On the 11th Day of Christmas, the Industry Predicted…Better Security Collaboration

The final week before Christmas has arrived and now we are just a few days away from ripping into our presents, tucking into our turkeys and raising a glass as we toast the festive season, but just before we do we have the important task of bringing you our penultimate security prediction for 2017.

One common topic of discussion in the industry has always been a lack of collaboration across the security world, and as Scott Miles, senior director of cloud, enterprise and security portfolio marketing at Juniper Networks explained, “The security industry is slowly working towards collaboration between adversaries, but at the end of the day, collaboration remains nascent. Beyond sharing basic data, we still lack the interoperability necessary to address the next generation of threats.”

However, it appears 2017 could be the year that we see collaborative security start to come into fruition like never before.

“In 2017, threat intelligence sharing organizations will form among cloud service providers, which will improve identification of and reaction time to attacks,” Raj Samani, CTO EMEA, Intel Security, told Infosecurity. “While some businesses and cloud service providers do not perceive the benefits of threat intelligence sharing today, this will shift within the next few years. Whether driven by legislation or the aggressiveness of attacks, we will see much more threat intelligence sharing among businesses and cloud providers – and the benefits will quickly become clear.”

Although it may sometimes be embarrassing, he continued, organizations will realize that the benefits of sharing intelligence in real time about failed and successful attacks easily outweigh any disadvantages.

“Crowdsourced threat intelligence and collaborative analytics help form a more comprehensive picture of what is happening in the attack landscape. Threat intelligence sharing will make significant strides in 2017.”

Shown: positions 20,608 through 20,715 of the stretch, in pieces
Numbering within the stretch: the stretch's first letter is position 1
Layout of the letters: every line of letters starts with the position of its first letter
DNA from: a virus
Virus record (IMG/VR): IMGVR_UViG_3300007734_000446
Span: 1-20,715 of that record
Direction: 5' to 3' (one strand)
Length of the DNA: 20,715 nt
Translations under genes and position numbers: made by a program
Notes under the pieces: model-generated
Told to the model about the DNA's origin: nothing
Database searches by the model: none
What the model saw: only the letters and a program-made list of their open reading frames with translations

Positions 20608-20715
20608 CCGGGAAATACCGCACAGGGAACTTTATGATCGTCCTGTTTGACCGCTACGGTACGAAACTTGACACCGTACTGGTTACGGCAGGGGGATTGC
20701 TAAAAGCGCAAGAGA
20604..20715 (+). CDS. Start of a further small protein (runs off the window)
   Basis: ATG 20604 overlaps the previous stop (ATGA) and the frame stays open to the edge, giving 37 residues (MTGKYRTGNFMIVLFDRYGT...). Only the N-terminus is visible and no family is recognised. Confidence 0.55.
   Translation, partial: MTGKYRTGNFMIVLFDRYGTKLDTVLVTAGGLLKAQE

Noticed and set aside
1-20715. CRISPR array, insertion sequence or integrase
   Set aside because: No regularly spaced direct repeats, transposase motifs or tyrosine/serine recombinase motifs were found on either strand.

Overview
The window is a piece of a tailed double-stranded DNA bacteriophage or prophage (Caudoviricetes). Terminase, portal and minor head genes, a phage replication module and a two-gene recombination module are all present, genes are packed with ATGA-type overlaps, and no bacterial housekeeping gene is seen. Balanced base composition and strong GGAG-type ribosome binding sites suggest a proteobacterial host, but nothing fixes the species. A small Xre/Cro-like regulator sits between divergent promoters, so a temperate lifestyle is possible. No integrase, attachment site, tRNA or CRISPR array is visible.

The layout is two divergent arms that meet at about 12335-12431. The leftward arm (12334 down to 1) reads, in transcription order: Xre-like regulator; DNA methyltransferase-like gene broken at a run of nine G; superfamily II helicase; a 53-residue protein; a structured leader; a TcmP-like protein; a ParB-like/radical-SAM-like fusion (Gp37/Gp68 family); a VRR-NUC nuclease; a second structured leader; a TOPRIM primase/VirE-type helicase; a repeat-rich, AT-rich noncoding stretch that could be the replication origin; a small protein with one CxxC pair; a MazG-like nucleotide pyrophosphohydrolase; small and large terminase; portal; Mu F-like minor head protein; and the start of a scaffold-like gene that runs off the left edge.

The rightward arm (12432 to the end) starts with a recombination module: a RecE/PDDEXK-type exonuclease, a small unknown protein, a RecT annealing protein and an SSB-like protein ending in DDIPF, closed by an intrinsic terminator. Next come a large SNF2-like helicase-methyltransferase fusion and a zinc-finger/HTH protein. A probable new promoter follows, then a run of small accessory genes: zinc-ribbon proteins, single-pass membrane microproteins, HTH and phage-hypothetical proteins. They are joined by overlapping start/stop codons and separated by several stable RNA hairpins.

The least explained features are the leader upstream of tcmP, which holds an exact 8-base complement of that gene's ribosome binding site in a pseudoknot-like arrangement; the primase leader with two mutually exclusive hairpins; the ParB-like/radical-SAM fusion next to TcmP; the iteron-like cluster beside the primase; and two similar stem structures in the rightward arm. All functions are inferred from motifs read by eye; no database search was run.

This is an opinion shared by David Mount, director, security solutions consulting EMEA at Micro Focus, who argued that businesses should be collaborating more around the early indicators of compromise in order to understand the known mitigation path.

“While attacks can be targeted to specific organizations, finding an indicator of compromise is always the first step. Criminal gangs are trying to industrialize the process, so they’re looking for certain types of systems and searching for places to replicate a specific attack. This means the same tactics can be repeated hundreds of times.”

As a result, added Samani, the information security industry will need to continue working together and collaborating with law enforcement agencies to target these criminals. Further collaboration – and cyber threat intelligence (CTI) sharing – will be necessary as the cyber threat landscape evolves.

“To gain the upper hand in cybersecurity, businesses must reject conventional defense paradigms in favor of radical new thinking. One key step is working to be collaborative instead of hoarding information and learning to prioritize cyber defense. On a large scale, this makes life harder for cyber-criminals – and ensures data remains more secure.”

“Working together cannot be under estimated,” said Brian Honan, owner and CEO of BH Consulting, who pointed to the arrests of the two suspects behind the DD4BC DDoS extortion group and the sharing of Ransomware encryption keys through the No More Ransom initiative as just two examples of how victims, industry, and law enforcement have all worked together to tackle cyber threats.

“The line ‘I am a Rock, I am an Island’, from the Simon and Garfunkel song ‘I am a Rock’, is not feasible in today’s interconnected business environments. With the growth in the various technologies we use to better conduct businesses and to interact with our customers, the company that behaves like an island will become isolated and easy prey for criminals. In the past we have seen attacks by criminals being more successful than they should simply because companies did not admit they were victims or share details of the attack. Thankfully this trait is slowly changing and hopefully will accelerate in the future.”

>> On the First Day of Christmas, the Industry Predicted...More Ransomware

>> On the Second Day of Christmas, the Industry Predicted…Poor Routine IT Practices

>> On the Third Day of Christmas, the Industry Predicted…More Political Disruption

>> On the Fourth Day of Christmas, the Industry Predicted…CIOs to Reclaim Ownership of Data Initiatives

>> On the Fifth Day of Christmas, the Industry Predicted…More Social Media Attacks

>> On the Seventh Day of Christmas, the Industry Predicted…More Mention of AI

>> On the Eighth Day of Christmas, the Industry Predicted…Attackers Making Money

>> On the Ninth Day of Christmas, the Industry Predicted…GDPR Compliance

>> On the Tenth Day of Christmas, the Industry Predicted…Cloud Vendor Compromise

>>On the 12th Day of Christmas, the Industry Predicted…a Skills Gap Challenge

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